Care homes charging for rooms after residents die, watchdog finds

Competition and Markets Authority finds families have been charged fees for ‘extended periods’ after death of residents

Care homes are charging families for weeks after the death of an elderly relative in some instances, prompting a string of complaints to the competition watchdog that is investigating the sector.

The Competition and Markets Authority has received complaints about families being charged for sums that can amount to thousands of pounds to cover for the time it can take before a room can be relet.

Caroline Abrahams, director at Age UK, said it was “wholly unfair” to charge for rooms after someone had died and their room became vacant. “This is a really difficult and distressing time for relatives and the last thing they need is to be worried about money in this way.”

Many care homes charge the relatives of a deceased resident for a week so there is time to clear their belongings, but the CMA was told in submissions that families were being charged fees for “extended periods” after their relative’s room had been cleared.

The CMA launched its investigation before Christmas, and is scheduled to deliver its interim report by 1 June. The regulator has called for more residents and their relatives to come forward.

It is conducting a wider study into how the market works, but also whether there are grounds for consumer enforcement action. The regulator has the power to make recommendations to the government and the industry about changes that need to be madeand can also threaten businesses with legal action if they are deemed to have breached consumer laws or engaged in unfair commercial practices.

One submission from the wife of a resident said: “The emotion in moving a close relative from home to a care home is complex – guilt, feelings of failure, tragedy at the loss of the person you once knew and their transition into a person who can no longer understand anything or help themselves.

“People are very much at the mercy of availability, location and affordability. The demands on relatives are substantial. They have not got rid of their responsibilities, but developed other, different ones.

“I firmly believe that this dishonesty in charging must be dealt with. There should be a lifetime cap on fees for the individual. Their income tax could be reduced during the years a person was in care.

“Unlike other risks in life, care needs are not pooled. Illnesses, like cancer, are looked after by the health service, free. If you are unfortunate enough to get dementia then you face the need to pay.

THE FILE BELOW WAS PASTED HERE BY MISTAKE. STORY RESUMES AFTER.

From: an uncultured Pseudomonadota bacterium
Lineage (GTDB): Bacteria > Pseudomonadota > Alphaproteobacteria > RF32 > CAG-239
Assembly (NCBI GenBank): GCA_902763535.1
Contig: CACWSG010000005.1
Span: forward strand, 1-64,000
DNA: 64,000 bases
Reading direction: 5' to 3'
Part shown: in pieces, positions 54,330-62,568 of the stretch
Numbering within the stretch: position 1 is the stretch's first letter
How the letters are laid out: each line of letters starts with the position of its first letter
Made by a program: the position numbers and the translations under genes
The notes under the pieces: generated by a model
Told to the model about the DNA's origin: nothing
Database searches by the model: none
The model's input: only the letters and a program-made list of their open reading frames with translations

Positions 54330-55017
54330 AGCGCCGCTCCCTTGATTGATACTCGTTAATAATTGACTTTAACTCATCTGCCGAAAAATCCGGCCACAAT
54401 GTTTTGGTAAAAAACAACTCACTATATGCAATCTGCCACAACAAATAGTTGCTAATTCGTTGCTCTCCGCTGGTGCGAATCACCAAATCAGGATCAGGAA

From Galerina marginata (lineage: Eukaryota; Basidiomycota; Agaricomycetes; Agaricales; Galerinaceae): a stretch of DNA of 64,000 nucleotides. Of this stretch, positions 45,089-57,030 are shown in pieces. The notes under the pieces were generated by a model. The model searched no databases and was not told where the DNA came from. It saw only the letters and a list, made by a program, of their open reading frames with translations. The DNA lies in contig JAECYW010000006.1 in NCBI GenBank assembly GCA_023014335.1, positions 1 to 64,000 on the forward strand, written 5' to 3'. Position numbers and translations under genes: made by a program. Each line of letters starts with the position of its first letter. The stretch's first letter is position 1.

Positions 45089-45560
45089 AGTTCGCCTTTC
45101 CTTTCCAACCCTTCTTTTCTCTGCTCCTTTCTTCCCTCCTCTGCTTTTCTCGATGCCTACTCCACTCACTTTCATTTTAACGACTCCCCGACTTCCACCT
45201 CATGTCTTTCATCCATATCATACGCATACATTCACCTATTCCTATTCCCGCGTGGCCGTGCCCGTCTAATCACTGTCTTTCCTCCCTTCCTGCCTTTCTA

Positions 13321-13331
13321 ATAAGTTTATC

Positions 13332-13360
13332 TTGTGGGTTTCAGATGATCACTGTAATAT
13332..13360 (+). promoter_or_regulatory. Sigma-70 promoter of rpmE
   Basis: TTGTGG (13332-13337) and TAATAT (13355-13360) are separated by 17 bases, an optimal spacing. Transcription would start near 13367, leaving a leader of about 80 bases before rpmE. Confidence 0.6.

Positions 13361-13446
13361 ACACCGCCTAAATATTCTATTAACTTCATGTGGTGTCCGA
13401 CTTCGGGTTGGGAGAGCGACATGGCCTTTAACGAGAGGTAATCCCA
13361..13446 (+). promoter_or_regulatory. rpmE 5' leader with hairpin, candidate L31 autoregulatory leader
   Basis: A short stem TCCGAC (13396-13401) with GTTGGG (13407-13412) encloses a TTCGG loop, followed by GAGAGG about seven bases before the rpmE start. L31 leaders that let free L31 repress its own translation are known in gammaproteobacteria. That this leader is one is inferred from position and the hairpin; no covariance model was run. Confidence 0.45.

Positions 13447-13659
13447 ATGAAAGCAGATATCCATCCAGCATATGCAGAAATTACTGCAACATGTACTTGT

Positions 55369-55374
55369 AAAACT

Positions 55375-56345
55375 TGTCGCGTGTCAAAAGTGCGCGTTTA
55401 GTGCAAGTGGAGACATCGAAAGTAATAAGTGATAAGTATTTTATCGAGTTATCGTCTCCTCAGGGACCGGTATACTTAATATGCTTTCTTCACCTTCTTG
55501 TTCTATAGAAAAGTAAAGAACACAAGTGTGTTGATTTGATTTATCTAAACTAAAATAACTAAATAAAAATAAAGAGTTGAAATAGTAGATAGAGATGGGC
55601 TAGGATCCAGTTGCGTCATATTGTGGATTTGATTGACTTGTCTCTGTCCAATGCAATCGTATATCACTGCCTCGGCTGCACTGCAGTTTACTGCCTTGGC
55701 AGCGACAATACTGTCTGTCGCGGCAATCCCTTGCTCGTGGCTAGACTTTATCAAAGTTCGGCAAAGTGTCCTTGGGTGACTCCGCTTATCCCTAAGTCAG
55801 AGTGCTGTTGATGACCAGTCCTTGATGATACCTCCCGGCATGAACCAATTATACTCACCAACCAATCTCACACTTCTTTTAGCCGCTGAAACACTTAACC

“The current model of care in the UK is under-funded, unclear and unfair. It needs a proper independent investigation.”

In response care homes defended their contracts and said local authorities were not paying enough toward the cost of care. Others said it necessary to charge families when a room was unoccupied.

Charles Taylor, who runs two care homes in Oxfordshire, tries to address the issue of charging for rooms after the resident has died.

He said: “We charge families for a one-week period post the death of a resident. Family members are suffering from a bereavement at this time and often take this week to remove personal items from an individuals’ room, and to say goodbye to the person in the place of their passing.

“The alternative is for the care home to fill the bed the day following the death and to pack up the individuals’ belongings to be collected, which does not allow the family the time to grieve properly.”

Care England, the trade body for care homes, said arrangements for paying for rooms after the death of a resident were stipulated in the contracts.

Its chief executive, Martin Green, said: “This [ will of course depend on the contract, and like many other agreements, the payments do not stop the moment you die, rather there are contractual arrangements which the person’s estate is responsible for.”

In a statement, the CMA said: “We are very keen to hear from care home residents and their relatives who have experienced issues such as unexplained or ‘hidden’ charges, unexpected fee increases or occasions when they feel that complaints have not been handled fairly.

“As part of our review we are looking at whether care homes are complying with consumer law so we’re encouraging people to come forward with any evidence of unfair terms or practices. We will be reporting our initial findings by the start of June.”

The CMA has also received complaints about a lack of transparency around care home fees, difficulties moving homes after a fee increase, and self-funders paying more than state-funded residents for the same services.

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